First of all, Redskins is only offensive if you want it to be. A team would chose the name Redskins and the image of an American Indian brave because the Indians are largely viewed as brave, rugged, and capable fighters. No one is naming their team the Washington French. (Sorry for the gratuitous swipe at the French, which is unwarranted, but it is the only example I could think of.) Not all American Indians take offense to the name and logo, but the ones that do should turn it around as a positive. “Darn right we’re a tough people!”
If the Redskins go, who’s next? The Florida State Seminoles, named after a particular tribe? The Atlanta Braves, named after the Indian warrior class? The Kansas City Chiefs? The Cleveland Indians? Or are only the Redskins unacceptable because it is a term that was once sometimes used as a term of derision.
But the main reason that the name change should be resisted is because PC should be default resisted as a matter of principle. (With some nuance depending on what is meant by PC. We should not support rudeness or crudeness.) This nonsense has got to stop somewhere. Each victory for the other side is one more victory for them and one more defeat for common sense. If Redskins was OK in 1932, why is it suddenly not OK now? Yes, sensibilities change, but there is no broad outcry to change the name. The name change is being pushed by grievance groups who sense they can take advantage of the new oppressively PC atmosphere, and the PC rightthinkers (I’m talking to you Bob Costas.) who automatically go along with them.
I’m rooting for Gustafsson. I really don’t like Jon Jones, and I have liked Gustafsson from the start.
On a humorous note, I accidentally ordered the Spanish language version of the pay per view. I was trying to order the non HD version because it is $10 cheaper, but ended up ordering the Spanish version instead. Oh well!
Update: I had Gustafsson winning rounds 1-3 and Jones winning rounds 4 and 5. But Jones came close to finishing the fight in the 4th, while Gustafsson never did.
First of all, is there room for another all sports network? It will clearly do better than the Speed Channel it is replacing, but is there enough live sports to support Fox Sports 1 and 3+ ESPN channels? Plus FUEL TV is converting to Fox Sports 2. Anyway, here are my predictions.
Rua vs. Sonnen: Rooting for Sonnen. Predicting Sonnen.
Overeem (Roidereem) vs. Brown: Rooting for Browne. Predicting Overeem.
Faber vs. Alcantara: Rooting for Faber. Predicting Faber.
Brown vs. Pyle: Rooting for Pyle. Predicting Pyle. (It looks like he cut it, but Pyle used to sport a sweet mullet. Anybody with a mullet has to be rooted for.)
Howard vs. Hall: I don’t know enough about either to make an informed prediction.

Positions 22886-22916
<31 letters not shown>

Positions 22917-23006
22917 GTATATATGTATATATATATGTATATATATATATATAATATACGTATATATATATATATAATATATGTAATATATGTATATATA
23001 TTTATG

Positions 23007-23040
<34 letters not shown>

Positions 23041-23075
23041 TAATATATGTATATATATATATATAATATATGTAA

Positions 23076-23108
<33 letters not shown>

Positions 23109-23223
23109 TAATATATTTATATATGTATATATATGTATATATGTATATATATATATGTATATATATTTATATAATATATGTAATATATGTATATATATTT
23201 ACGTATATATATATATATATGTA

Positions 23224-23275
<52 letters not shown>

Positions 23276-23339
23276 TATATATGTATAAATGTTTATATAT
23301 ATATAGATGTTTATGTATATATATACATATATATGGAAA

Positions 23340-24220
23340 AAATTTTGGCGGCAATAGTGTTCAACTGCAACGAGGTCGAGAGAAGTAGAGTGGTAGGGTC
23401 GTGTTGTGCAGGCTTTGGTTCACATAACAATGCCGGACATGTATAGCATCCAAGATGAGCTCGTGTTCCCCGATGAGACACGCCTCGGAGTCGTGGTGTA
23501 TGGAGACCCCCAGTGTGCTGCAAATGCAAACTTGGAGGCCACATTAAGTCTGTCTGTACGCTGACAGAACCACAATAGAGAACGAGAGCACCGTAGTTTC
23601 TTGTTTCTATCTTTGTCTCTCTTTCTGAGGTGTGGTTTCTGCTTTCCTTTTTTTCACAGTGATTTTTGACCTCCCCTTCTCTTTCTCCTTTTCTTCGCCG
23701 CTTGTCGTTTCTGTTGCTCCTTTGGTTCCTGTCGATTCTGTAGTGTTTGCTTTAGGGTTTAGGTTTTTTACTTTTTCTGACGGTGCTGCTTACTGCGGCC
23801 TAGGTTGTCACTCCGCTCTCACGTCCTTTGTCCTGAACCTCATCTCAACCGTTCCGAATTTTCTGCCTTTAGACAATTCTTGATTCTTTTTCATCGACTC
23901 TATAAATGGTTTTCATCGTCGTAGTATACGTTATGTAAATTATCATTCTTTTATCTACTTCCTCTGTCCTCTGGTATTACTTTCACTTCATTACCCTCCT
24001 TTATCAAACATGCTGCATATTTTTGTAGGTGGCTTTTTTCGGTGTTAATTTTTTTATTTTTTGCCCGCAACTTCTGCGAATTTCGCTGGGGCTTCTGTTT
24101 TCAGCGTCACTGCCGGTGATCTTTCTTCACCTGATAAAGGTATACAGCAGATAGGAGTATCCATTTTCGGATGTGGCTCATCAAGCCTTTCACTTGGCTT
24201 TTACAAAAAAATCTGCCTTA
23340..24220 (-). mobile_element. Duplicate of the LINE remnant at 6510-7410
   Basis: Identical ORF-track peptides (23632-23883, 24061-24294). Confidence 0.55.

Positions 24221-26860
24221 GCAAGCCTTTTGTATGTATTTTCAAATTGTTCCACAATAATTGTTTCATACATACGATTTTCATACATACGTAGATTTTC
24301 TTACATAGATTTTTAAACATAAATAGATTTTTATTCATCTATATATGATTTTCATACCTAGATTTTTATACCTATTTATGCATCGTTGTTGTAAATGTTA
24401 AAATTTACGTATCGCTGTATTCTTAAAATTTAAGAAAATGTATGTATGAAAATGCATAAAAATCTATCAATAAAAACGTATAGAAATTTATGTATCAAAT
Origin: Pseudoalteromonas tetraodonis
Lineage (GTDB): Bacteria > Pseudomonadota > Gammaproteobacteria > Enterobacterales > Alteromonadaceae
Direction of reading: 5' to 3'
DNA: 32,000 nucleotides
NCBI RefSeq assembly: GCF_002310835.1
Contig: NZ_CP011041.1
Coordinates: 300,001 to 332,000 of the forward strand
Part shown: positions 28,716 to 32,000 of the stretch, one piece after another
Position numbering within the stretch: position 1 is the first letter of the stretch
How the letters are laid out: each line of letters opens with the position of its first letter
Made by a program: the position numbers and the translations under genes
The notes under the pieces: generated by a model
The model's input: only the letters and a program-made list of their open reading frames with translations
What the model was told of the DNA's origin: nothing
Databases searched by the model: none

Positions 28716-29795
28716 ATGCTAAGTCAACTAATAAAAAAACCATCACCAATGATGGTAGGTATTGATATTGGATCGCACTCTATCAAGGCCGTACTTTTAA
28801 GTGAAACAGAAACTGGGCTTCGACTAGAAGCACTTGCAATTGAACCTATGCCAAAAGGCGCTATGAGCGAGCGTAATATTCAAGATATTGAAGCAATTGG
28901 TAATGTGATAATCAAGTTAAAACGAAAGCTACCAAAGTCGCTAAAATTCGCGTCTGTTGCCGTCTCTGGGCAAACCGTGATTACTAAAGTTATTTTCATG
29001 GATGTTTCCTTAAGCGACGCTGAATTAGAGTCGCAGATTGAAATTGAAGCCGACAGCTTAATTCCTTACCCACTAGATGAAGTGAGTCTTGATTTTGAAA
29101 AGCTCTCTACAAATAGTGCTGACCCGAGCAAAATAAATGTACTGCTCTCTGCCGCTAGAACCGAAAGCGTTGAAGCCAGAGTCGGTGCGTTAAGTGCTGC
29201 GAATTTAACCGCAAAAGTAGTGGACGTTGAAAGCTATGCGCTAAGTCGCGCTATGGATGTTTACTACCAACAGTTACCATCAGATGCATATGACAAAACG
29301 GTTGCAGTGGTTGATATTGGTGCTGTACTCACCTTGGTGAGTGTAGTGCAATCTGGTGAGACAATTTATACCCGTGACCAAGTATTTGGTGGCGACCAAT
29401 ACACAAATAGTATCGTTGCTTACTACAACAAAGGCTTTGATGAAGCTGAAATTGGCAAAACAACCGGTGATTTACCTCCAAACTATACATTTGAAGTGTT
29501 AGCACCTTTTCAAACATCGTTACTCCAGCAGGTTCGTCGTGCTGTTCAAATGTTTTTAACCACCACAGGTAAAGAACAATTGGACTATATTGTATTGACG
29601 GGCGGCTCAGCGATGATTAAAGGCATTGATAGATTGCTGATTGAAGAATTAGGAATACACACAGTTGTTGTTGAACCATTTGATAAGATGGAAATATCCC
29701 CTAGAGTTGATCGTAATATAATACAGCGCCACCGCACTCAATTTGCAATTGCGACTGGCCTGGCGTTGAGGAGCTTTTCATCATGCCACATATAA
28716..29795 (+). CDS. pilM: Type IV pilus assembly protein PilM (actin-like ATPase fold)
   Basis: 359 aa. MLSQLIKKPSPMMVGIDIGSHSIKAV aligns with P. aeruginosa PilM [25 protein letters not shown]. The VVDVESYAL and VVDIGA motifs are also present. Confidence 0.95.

Lauzon vs. Johnson: Rooting for Lauzon. Predicting Lauzon.
That was one of the worst UFC decisions I’ve ever seen. Machida easily won every round. The only round that was even close was the first because of Davis’ late takedown. Rounds 2 and 3 easily went to Machida.
I haven”t made it a secret that I’m not a big fan of Anderson Silva. I think he is a showboater, and I think his in ring antics are disrespectful. But my bias aside, I think Weidman is going to take Silva down and pound him out, like Chael Sonnen did for 5.5 of the 7 rounds he fought with Silva. Silva is unarguably a great striker. but he can be had by a great wrestler.
All good paleos should be rooting for the Spurs. The Spur are organic and homegrown. The Heat are corporate and manufactured/artificial. The Spurs are all that is right about professional sports. They’re the Braves of the NBA. The Heat are all that is wrong with professional sports. They’re the Yankees of the NBA.
OK, I’m kidding. Well mostly kidding. I primarily needed an excuse to post about the Spurs.
Normally I root for the home team, as all paleos should. I root for the Georgia Bulldogs. I root for the Atlanta Falcons. I root for the Atlanta Braves. I root for the Atlanta Hawks. But I also root for the Spurs. I was stationed in San Antonio for a substantial part of my Air Force career, and during that time I became a fan of the Spurs, so I have a legitimate reason to root for them. So no one should accuse me of bandwagon jumping. (If the Spurs ever play the Hawks in a NBA Finals, I’ll have a delimma.)
People say the Spurs don’t get enough love nationally because they play in a small media market, and that’s true, but there is a flip-side of that. In San Antonio there are no other pro teams. The Spurs are the only pro game in town. For that reason they are embraced and dearly beloved by the city. It is hard to live in San Antonio for any period of time and not become a fan of the Spurs.
For the record, I don’t hate the Heat despite their artificialness. (I do hate the Yankees.) For one year as a child (1st grade) I lived in Homestead, Florida (It’s a long story.), so I have always had a bit of a soft spot for Miami teams as well, the Dolphins in particular. Last year I actually rooted for the Heat because I wanted LeBron to get the championship monkey off his back so people would stop talking about it.
Anyway, all that said, GO SPURS!
Update: 1 down, 3 to go!
Roy Nelson wrecked Cheick Kongo tonight. Nelson is a hero to fat white guys everywhere. I say he should get the winner of Velasquez vs. Silva, which will likely be Velasquez. Velasquez vs. Nelson would be huge.